Trajectory of Heffernan’s extraordinary career is pointing directly upwards
Cork man finally reaps the reward for his perseverance
Rob Heffernan with his wife Marian at Dublin airport following his 50km walk victory in Moscow. Photograph: Frank Miller
Yes, well, so here we go again. If Sylvester Stallone knocking out Dolph Lundgren in the 15th round stretched the realms of credibility it was nothing compared to the marvellous jolting of some events in Moscow this week. And we haven’t heard the last of them. Trust me.
Rocky IV, remember, had a couple more equally incredible sequels. Like that Rob Heffernan arrived home last night having written the perfect sporting fairytale – complete with love and grief and laughs out loud – and the best part about his story is we haven’t heard the last of it, either. Now that he has overcome all fear, including the kamikaze water slide, and any doubt that he might somehow be unsuitable for the 50km walk, the trajectory of Heffernan’s career is pointing directly upwards.
And even if Rio 2016 seems like a long, long time away, there is no reason it can’t keep pointing in that direction for another three years.
Because the 50km walk is unlike any other athletic discipline. Not only does it require levels of dedication, and appetite, above and beyond any other event, it demands a period of apprenticeship that can only come with age. It explains why when Heffernan realised he still had the young Russian Mikhail Ryzhov for company last Wednesday, he stopped his thoughts for a moment and decided, “No, he’s only a young fella. No way is he beating me.”
Indeed Ryzhov is only 22, a baby by race walking standards. Heffernan will be 38 by the time Rio rolls around, and that’s probably a walker’s middle age. Britain’s Lloyd “Tebbs” Johnson was 48 when he won the bronze medal in the 50km walk at the 1948 Olympics, in London. That still makes him the oldest athletics medallist of all-time.
Race walking demands a level toughness that can only come with age, too. Finishing almost an hour behind Heffernan on Wednesday, in last place, was the American John Nunn, a US Army sergeant.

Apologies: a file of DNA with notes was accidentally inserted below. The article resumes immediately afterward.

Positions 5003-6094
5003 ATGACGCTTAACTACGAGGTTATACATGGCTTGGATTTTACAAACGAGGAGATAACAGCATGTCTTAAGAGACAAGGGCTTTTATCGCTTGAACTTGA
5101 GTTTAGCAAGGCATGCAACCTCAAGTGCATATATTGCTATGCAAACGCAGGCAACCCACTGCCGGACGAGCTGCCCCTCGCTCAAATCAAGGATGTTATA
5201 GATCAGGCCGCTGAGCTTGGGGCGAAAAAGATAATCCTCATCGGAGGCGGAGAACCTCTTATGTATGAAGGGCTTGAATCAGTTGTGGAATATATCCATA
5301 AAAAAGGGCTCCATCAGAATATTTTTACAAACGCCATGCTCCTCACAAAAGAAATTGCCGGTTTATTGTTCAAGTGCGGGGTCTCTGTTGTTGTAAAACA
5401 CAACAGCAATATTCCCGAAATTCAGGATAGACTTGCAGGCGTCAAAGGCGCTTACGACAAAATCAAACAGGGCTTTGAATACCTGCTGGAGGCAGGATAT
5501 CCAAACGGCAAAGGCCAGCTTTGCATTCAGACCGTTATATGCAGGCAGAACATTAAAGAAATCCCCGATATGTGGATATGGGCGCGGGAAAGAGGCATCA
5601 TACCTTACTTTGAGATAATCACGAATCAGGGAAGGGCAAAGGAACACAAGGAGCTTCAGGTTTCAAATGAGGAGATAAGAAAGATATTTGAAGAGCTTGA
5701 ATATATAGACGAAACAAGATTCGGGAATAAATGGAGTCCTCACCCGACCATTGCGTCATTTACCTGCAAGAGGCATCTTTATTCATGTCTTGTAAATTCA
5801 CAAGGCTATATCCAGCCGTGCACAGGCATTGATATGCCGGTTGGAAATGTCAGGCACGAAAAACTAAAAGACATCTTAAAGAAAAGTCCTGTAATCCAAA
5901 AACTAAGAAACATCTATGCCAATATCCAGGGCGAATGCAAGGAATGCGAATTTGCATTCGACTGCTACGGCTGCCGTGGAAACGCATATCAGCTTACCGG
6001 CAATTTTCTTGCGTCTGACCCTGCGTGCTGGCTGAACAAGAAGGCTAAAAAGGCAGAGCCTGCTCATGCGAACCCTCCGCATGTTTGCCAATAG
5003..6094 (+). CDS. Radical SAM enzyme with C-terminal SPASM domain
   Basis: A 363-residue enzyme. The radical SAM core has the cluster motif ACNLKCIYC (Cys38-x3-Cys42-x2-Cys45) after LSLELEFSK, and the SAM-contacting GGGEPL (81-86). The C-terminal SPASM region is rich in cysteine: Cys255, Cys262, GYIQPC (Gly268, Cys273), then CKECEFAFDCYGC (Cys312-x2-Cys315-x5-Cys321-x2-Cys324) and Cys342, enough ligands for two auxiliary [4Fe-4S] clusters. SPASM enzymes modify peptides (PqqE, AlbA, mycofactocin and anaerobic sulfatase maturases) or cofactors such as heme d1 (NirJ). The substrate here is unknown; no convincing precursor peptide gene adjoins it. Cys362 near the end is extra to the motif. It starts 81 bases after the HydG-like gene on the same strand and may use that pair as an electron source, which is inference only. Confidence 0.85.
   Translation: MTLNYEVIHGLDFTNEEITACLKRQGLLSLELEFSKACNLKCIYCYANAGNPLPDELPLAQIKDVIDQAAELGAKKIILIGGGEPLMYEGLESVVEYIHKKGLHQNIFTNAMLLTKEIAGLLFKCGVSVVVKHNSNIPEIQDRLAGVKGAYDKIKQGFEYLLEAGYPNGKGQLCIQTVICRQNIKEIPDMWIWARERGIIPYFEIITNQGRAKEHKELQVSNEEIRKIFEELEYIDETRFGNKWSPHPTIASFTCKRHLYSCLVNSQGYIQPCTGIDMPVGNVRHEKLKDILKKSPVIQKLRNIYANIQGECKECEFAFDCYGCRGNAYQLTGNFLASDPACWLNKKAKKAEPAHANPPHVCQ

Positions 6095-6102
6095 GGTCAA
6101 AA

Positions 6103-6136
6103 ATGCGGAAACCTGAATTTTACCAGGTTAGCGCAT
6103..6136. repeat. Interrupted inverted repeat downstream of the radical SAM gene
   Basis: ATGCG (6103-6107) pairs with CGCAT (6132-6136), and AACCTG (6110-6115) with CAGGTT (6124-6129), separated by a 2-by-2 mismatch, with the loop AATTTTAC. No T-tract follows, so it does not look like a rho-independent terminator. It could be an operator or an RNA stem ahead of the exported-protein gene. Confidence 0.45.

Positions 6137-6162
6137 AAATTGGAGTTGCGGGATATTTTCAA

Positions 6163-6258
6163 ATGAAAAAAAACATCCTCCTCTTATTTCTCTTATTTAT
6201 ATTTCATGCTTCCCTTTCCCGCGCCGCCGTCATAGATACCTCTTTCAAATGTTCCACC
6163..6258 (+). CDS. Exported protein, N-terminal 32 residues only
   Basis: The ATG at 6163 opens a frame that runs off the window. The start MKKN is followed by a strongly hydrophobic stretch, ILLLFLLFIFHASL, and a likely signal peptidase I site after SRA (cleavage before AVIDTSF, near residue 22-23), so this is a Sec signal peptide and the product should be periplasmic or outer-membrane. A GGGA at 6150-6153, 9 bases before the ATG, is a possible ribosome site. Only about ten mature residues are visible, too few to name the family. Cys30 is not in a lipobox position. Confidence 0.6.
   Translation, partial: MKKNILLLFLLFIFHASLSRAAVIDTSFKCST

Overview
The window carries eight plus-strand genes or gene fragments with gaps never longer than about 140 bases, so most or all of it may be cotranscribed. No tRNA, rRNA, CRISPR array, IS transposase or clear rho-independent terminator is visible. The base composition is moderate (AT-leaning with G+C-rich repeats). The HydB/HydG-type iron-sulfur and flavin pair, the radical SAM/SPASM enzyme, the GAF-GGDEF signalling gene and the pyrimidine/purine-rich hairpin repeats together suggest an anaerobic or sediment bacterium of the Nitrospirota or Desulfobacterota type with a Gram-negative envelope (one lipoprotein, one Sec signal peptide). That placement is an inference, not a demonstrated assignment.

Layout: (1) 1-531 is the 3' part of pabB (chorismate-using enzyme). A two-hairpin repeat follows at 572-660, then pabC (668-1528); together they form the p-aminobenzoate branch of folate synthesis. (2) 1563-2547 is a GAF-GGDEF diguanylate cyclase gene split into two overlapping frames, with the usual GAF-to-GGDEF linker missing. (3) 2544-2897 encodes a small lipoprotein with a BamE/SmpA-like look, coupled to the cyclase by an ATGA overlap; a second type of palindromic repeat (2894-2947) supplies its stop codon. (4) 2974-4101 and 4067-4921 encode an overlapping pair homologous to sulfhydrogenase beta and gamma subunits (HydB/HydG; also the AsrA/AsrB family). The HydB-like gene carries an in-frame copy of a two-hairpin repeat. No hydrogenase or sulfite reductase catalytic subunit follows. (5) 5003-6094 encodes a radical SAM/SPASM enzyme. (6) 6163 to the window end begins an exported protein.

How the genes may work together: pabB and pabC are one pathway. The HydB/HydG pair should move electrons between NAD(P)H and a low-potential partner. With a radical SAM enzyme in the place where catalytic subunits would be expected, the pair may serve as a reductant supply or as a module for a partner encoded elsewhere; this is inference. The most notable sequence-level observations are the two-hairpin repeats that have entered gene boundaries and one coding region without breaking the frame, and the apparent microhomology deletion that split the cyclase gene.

“In the Army, we have a never quit attitude, we have to finish the mission,” said Nunn, after they’d cut off his soaking wet vest and shorts, because he simply could not move for several hours after finishing. By halfway, both of Nunn’s legs were cramping, badly, and not long after that his entire body seized up.
“It was like the death march,” he added, “one of the most mentally taxing things I’ve ever done. The moment I crossed the finish, it was so painful, I was screaming. The day after, it felt like I had been run over by a truck.”
One man missing, however, is still viewed by some as one of the toughest of the lot. Sergey Kirdyapkin, now aged 33, won the gold medal in the 50km walk in London last summer, in an Olympic record time 3:35:59.
This topped up the gold medals he won at the World Championships in Helsinki back in 2005, and also in Berlin, in 2009. Kirdyapkin appeared primed for another golden moment on home territory last Wednesday, only to withdraw – a few days before the event – without giving any reason whatsoever.
The Russians are being housed at the same Moscow hotel as the Irish team, Jamaica and Bermuda. Irish team manager Patsy McGonagle has been hearing lots of whispers about Kirdyapkin’s sudden withdrawal, although nothing is yet confirmed.
“All we’ve been told is that there might be some announcement, in the next couple of days,” he said.
Just as strange is the fact Olga Kaniskina was also a late withdrawal from the women’s 20km walk, having won the previous three World titles. Race walking can be a bit of a draw for performance enhancing substances, especially those of the blood-boasting type, namely EPO. Indeed Alex Schwazer of Italy, who won Olympic gold in Beijing, and the European title in Barcelona in 2010, when Heffernan finished fourth, has since admitted to using EPO.
Schwazer, in other words, denied Heffernan a European bronze medal, because his ban didn’t go back that far. When asked about Kirdyapkin’s sudden withdrawal, at his arrival in Dublin Heffernan simply shrugged. “I don’t know,” he said, and left it at that.
Heffernan sits proudly in fourth place from those London Olympics, and if there is any issue with any of the walkers ahead of him he will be the first to benefit. “I didn’t finish fourth, I won fourth,” he said at the time.
Heffernan got everything he deserved in Moscow, some payback, at last, for those countless hours out around the roads of his home Douglas in Cork, not far from where both he and his wife Marian were born and raised, and the athletic club in Togher that first brought them together, or else in Guadix, high in the Spanish Sierra Nevada, where he frequently goes to fully embrace the benefits of altitude training.
There, Heffernan drove himself to the point of utter sporting starvation, and after a career marked by minor euphoria and extreme despair, the medal simply had to come. And it won’t be last of them. Trust me.